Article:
Saturday, April 14, 2007

Rock Me, "Amadeus Director's Cut" (Part II)

Two more viewings, the latter in company of the helpmeet, assure me that I will become no stranger to this film. In terms of visual and narrative exuberance it smashes such would-be-frothy concoctions as "Marie Antoinette" against the hearth. It comes at the viewer with all the unbridled over-the-topness of the greatest cinematic extravaganzas-- "Ivan the Terrible", "One from the heart", "Heaven's Gate". Add to that its outpourings of music-- by definition incomparable-- and its definite, though majestic, storytelling gusto, and it's impossible to miss why David Thomson saluted Forman on the occasion of "Amadeus"s 1984 release as the new Vincent Minnelli.

Two sequences may illuminate this particular aspect of the film. The costume ball, with its giddy game of musical chairs and the bearing-in of a roasted ox, winged cherub mounted athwart it, is as unabashed in its visual indulgence as the great opera sequences staged in the Tyl Theatre. Its dramatic content is to detail Leopold's real mission in visiting his son, and to germinate in Salieri's mind part of his later program for destroying Mozart. It also gives us a supreme example of Salieri's unnerving masochism, as he offers his own name for Mozart's forthcoming ridicule. "That was God laughing, Father" he tells the priest to whom he recounts his tale, ultimately not in quest of absolution but in the pride of discovery. "Someday I will laugh at you." With the blowing out of his candle, the original release cut to the beginning of the Figaro saga that occupies the film's middle section and represents Mozart's halcyon phase, as all worldly obstacles seem to dissipate until the Emperor's miraculous yawn topples his every chance of success.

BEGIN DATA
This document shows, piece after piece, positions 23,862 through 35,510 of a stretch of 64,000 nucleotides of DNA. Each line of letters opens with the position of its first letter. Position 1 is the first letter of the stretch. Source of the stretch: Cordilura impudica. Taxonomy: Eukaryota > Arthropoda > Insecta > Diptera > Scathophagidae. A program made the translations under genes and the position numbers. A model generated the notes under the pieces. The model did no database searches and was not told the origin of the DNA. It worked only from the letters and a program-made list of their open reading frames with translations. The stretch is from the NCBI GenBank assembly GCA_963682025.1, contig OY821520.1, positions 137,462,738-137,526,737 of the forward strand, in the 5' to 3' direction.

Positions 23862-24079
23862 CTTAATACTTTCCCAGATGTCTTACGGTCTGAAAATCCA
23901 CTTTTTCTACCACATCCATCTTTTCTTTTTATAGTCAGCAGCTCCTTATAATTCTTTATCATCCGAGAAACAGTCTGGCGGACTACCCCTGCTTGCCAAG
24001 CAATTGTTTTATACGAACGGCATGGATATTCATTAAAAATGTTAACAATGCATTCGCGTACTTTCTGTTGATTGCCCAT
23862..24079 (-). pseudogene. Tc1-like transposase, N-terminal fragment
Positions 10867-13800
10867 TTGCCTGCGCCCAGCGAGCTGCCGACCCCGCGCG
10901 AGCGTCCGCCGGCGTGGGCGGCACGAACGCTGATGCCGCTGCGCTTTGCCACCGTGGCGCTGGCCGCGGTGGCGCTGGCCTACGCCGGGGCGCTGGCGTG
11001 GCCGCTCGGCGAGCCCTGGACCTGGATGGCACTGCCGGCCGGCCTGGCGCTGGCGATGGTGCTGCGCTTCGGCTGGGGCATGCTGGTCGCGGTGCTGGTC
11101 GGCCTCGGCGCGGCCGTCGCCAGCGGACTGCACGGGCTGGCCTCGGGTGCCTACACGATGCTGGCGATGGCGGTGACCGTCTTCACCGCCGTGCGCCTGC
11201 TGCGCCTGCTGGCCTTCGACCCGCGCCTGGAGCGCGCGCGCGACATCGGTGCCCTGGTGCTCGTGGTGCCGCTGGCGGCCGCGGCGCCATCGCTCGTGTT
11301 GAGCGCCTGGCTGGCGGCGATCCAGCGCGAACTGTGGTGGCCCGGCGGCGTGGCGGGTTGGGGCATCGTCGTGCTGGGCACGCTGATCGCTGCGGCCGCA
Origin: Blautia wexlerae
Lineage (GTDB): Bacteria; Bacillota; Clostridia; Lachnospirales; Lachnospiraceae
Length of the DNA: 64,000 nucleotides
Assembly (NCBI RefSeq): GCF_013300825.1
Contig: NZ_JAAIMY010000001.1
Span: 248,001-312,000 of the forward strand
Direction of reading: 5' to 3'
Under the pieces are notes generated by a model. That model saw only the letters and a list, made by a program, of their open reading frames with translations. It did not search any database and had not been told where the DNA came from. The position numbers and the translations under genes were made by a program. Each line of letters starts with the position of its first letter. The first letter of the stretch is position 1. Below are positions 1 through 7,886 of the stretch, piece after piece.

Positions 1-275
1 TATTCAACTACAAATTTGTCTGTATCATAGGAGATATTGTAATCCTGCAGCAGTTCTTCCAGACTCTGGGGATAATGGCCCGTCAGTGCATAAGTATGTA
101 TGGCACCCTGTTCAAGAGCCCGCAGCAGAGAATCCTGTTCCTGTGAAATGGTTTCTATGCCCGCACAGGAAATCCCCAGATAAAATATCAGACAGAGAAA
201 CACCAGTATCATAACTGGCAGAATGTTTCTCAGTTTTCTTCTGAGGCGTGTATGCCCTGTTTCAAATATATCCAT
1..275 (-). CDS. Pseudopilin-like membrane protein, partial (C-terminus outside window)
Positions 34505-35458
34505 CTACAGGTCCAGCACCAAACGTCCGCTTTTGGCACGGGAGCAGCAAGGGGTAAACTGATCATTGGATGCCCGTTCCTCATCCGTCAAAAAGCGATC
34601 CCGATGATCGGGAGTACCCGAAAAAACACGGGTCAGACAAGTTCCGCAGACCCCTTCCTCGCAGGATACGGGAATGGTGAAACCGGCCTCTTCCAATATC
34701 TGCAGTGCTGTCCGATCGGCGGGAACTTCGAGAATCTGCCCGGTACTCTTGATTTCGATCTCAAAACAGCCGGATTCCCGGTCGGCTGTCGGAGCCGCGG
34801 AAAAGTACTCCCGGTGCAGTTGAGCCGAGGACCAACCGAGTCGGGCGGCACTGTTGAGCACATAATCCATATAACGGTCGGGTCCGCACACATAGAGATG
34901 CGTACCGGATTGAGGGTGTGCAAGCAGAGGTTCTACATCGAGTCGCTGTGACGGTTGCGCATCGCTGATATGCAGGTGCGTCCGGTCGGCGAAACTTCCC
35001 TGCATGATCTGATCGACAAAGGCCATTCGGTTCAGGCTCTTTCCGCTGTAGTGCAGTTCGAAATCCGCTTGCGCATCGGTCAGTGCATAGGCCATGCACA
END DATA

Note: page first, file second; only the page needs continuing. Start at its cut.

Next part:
Now, in the new version the composition of "The Marriage of Figaro" and its attendant difficulties occupies quite a larger chunk of the story, and we know throughout that Mozart's fortunes are very far from secure. Originally, we might have taken issue with Leopold's accusation "they say that you have debts" (though we know it would be foolish to doubt the pragmatic Leopold on this); but now we see Mozart hitting up Salieri himself for a loan. This thread is interwoven with the quest for pupils, a theme introduced right after the successful premiere of "The Abduction from the Seraglio", one which previously was but a footnote. In the Director's Cut the battle for pupils grows from a tertiary friction with the Court into a full-blooded contest, pitting Constanze against Mozart (and driving her to throw her body at Salieri), giving Salieri occasion for a dark machination worthy of his diabolical declaration of war with God (his molestation charges against Mozart before the Emperor, which immediately follow it), and allowing one of the film's most riotous exercises in comedy, as Mozart attempts to give a music lesson to a nervous nubile jungfrau while her philistine papa (Kenneth Macmillan, always a riot), her maman who cuts the air with bent arms to Mozart's music in a pattern familiar enough to those who have seen old ladies attempting to accomodate themselves to a hip-hop rhythm at a wedding (or to those familiar with my helpmeet!), and a gaggle of noisome mutts all look on while making as few concessions to pedagogical decorum as could be imagined.